Monday, January 25, 2010

Bill’s Late Father Irving Kristol: ‘My Poor Son Has Got It Wrong Again’

I honestly can't think of any commentator who has been more consistently wrong than Bill Kristol.

Here are Kristol's own words:

We are tempted to comment, in these last days before the war, on the U.N., and the French, and the Democrats. But the war itself will clarify who was right and who was wrong about weapons of mass destruction. It will reveal the aspirations of the people of Iraq, and expose the truth about Saddam's regime. It will produce whatever effects it will produce on neighboring countries and on the broader war on terror. We would note now that even the threat of war against Saddam seems to be encouraging stirrings toward political reform in Iran and Saudi Arabia, and a measure of cooperation in the war against al Qaeda from other governments in the region. It turns out it really is better to be respected and feared than to be thought to share, with exquisite sensitivity, other people's pain. History and reality are about to weigh in, and we are inclined simply to let them render their verdicts.
The verdicts, as we all know, have come in; and Kristol was wrong in every aspect of what he preached. But he has paid no price for getting things as wrong as he did, he has lost no credibility as an "expert"; indeed, he still talks as if the Iraq war was good policy.

Steven Walt explains how this phenomenon works:
They are effectively insulated from failure,” says Stephen Walt of the John F. Kennedy School of Government at Harvard, one of the neocons’ most frequent antagonists. “Even if you’ve totally screwed up in office and things you’ve advocated in print have failed, there are no real consequences, either professionally or politically. You go back to AEI and Weekly Standard and continue to agitate or appear on talk shows as if nothing has gone wrong at all.”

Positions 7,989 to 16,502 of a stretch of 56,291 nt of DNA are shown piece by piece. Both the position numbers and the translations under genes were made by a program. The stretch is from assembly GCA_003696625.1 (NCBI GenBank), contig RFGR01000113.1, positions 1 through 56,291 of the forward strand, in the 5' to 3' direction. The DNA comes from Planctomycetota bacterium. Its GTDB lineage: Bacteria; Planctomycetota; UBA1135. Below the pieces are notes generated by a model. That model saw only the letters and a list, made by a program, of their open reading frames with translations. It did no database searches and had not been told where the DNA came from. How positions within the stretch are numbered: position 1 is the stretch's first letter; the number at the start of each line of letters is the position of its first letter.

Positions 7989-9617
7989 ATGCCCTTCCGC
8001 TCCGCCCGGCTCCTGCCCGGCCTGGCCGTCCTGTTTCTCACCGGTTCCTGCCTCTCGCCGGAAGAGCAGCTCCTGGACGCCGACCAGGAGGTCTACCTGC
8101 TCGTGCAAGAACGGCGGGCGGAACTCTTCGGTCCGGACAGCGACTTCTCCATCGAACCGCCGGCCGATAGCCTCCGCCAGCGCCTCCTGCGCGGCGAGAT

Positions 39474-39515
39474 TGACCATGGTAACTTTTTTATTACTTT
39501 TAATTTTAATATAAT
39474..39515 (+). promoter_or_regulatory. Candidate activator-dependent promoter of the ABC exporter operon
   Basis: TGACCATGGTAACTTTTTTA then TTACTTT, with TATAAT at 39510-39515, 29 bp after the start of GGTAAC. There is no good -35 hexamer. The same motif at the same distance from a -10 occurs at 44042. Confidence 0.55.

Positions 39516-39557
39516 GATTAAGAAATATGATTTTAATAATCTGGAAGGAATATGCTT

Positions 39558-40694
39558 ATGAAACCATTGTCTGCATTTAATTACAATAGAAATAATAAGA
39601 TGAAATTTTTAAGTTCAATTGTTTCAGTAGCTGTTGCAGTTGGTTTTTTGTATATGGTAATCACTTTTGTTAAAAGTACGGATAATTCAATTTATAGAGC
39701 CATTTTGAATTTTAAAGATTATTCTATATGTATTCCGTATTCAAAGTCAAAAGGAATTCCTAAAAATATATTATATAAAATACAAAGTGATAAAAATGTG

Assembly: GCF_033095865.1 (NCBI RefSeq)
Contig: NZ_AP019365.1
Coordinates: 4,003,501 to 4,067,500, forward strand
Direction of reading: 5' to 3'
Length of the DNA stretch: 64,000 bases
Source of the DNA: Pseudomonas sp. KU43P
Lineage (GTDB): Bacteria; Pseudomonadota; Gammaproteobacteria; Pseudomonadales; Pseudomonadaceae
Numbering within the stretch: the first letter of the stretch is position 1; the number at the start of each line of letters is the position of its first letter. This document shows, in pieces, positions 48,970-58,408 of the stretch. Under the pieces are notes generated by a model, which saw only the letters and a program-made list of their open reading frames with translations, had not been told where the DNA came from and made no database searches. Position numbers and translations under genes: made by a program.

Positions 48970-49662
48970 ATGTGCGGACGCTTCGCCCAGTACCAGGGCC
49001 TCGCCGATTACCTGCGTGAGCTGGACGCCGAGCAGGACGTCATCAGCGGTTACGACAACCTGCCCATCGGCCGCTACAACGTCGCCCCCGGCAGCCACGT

Even his own father and friends of Kristol's admit that he screws things up:
He would rather take an interesting wrong position than a dull correct one,” says a longtime neocon who did not want to be named because the two are friendly. Several people who know Kristol describe his Palin boosterism—his very public campaign to persuade John McCain to put her on the Republican ticket—as a schoolboy-like infatuation, sparked when a Weekly Standard cruise docked in Juneau. [...] “Bill’s a very close friend of mine, but he does an awful lot of things just to get publicity,” says one prominent Republican who also did not want to be named for fear of offending Kristol.


Even his father had his qualms. “My poor son has got it wrong again,” he sometimes lamented to an old family friend.

Indeed, even the insane Ralph Peters thinks that Kristol and his ilk are "men for whom too much came too easily in life, so it was all too easy for them to view our troops as mere tools to implement their visions."

But, Kristol continues preaching, and Fox News continues to act as if this man still has credibility, despite the fact that he has been consistently wrong more than any other commentator I can think of.

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